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Texas Court Agrees Children Must Be Returned


From NPR News, it's ALL THINGS CONSIDERED. I'm Noah Adams.

This afternoon, the highest court in Texas ruled that some children from a polygamous sect should be returned to their parents. Last month, more than 400 children were taken into state custody after allegations of sexual abuse. Now the State Supreme Court has agreed with the lower court decision, finding that Texas Child Welfare officials over stepped their authority.

We're joined now by NPR's Barbara Bradley Hagerty. Barbara, tell us what the ruling says in Texas.

BARBARA BRADLEY HAGERTY: Well, essentially, the ruling, the Supreme Court ruling affirmed the appellate court decision. First, it found that the state basically over-reached. Well there may have been a danger to the children - and many of these, more than 400 kids who were removed from the compound were girls - the Supreme Court found that the department moved too quickly, and that the trial judge in affirming this also moved too quickly to take away all of the children. The court found that the state could have found other approaches to protecting the kids without taking the really drastic step of removing all of them from their mothers. So, for example, the department could have removed the fathers from the households or made sure that the kids weren't taken away out of geographic boundaries until the investigation was complete. Also, the Supreme Court found that there was no evidence that the boys or the girls who had not yet reached puberty were in any danger whatsoever. So it shouldn't have removed them from their mothers.

ADAMS: Now it sounds like a big victory - the parents of some of the children have worked very hard to get their kids back - a big victory for them.

HAGERTY: It is a big victory for them, although I have to say that this opinion is a little bit unclear about what happens next. For example, I've talked to a couple of people, and we're not quite sure whether the kids are immediately returned to their parents. What the ruling says is that the department can do other things to protect the children, and it appears that the lower court should proceed on a case-by-case basis, investigating every claim of abuse. But I'm not sure that they immediately go back to the kids. So let's just look at investigating the abuse on a case-by-case basis. One way to do that is through DNA evidence. Next week, DNA reports come back, and it will show which mother had which child. And from that, the state can kind of determine whether the mother was underage, and thus, abused. And as you know, the Department of Family and Protective Services found that about 20 girls had had babies when they were between 13 and 17 years old. And they want to see if there are more girls in that situation.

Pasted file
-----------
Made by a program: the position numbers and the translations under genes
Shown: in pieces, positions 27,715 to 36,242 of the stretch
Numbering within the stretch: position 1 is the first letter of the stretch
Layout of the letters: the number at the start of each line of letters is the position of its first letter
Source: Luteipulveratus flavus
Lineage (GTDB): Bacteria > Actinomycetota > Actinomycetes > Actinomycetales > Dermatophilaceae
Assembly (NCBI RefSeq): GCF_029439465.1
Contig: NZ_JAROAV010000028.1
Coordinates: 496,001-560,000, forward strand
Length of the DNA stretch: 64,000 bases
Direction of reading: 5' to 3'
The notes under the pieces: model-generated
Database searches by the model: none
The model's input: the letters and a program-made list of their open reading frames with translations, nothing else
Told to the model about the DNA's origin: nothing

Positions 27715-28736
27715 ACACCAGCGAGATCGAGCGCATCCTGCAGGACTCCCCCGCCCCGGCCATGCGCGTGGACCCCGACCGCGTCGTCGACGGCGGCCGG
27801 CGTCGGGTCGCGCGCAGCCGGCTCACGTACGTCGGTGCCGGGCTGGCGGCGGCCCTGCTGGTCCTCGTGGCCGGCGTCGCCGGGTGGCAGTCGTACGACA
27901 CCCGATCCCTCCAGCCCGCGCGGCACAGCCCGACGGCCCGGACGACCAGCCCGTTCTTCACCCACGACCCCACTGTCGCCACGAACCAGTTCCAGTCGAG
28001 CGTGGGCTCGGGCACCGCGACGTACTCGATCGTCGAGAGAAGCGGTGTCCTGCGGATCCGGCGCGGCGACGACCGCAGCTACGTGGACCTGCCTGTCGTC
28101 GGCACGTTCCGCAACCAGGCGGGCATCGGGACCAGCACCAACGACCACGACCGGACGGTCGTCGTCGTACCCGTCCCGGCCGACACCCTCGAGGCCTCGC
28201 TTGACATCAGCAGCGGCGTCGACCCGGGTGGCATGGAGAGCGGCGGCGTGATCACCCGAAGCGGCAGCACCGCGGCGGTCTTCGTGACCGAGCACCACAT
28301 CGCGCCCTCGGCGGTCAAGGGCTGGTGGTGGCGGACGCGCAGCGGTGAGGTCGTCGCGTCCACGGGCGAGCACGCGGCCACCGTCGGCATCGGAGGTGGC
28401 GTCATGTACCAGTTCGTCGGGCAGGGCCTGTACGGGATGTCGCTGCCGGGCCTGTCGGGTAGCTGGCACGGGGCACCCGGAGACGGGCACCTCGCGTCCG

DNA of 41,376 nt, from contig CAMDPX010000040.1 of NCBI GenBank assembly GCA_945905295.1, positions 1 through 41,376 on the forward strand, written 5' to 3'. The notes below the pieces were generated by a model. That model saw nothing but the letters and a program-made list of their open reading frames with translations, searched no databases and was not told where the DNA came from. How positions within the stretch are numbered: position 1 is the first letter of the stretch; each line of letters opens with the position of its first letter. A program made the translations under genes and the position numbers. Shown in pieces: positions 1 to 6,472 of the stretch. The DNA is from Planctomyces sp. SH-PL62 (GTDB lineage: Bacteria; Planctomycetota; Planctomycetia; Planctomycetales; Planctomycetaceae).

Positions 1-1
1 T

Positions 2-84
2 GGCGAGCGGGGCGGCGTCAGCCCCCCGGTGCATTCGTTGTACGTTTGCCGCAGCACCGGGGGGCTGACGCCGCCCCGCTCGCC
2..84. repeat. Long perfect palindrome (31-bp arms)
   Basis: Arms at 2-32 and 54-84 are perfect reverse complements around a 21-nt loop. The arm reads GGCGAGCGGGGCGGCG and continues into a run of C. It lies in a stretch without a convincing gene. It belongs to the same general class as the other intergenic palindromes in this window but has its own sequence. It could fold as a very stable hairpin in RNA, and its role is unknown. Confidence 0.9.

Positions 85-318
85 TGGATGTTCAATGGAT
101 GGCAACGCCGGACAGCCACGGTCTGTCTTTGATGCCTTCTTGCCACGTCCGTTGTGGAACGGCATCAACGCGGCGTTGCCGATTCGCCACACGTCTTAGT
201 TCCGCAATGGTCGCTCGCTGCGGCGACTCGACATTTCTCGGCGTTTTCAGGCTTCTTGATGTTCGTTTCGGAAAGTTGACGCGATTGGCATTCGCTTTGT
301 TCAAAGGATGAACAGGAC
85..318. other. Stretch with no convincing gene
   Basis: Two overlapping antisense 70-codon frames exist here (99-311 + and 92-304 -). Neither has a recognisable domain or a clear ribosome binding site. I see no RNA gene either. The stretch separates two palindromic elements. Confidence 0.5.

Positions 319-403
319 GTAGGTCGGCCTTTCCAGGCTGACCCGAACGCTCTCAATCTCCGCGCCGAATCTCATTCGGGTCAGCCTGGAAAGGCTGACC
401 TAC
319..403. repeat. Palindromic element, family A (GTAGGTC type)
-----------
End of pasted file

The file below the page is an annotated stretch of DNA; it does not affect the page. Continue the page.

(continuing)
ADAMS: Now what is - what are the attorneys for this state saying about what happened?

HAGERTY: Well, I haven't yet talked to the attorneys for the state. I know that they're going to be very, very disappointment - disappointed, I mean. What they said is that they did move in there and move quickly to protect the children, that essentially you have one shot at protecting children in these kinds of cases. And now I'm sure that they're very disappointed that they're not going to be able to do that.

ADAMS: Would there be other children about to be at risk?

HAGERTY: Yes, well, there are. If you'll remember, this case involves 38 mothers and about a 124 - exactly 124 kids. In toto, more than 400 kids were taken from the compound. So that means that there are a lot more mothers and a lot more kids whose cases have yet to be decided.

ADAMS: NPR's Barbara Bradley Hagerty, thank you.

HAGERTY: You're welcome. Transcript provided by NPR, Copyright NPR.

NPR transcripts are created on a rush deadline by an NPR contractor. This text may not be in its final form and may be updated or revised in the future. Accuracy and availability may vary. The authoritative record of NPR’s programming is the audio record.

Noah Adams, long-time co-host of NPR's All Things Considered, brings more than three decades of radio experience to his current job as a contributing correspondent for NPR's National Desk., focusing on the low-wage workforce, farm issues, and the Katrina aftermath. Now based in Ohio, he travels extensively for his reporting assignments, a position he's held since 2003.
Barbara Bradley Haggerty
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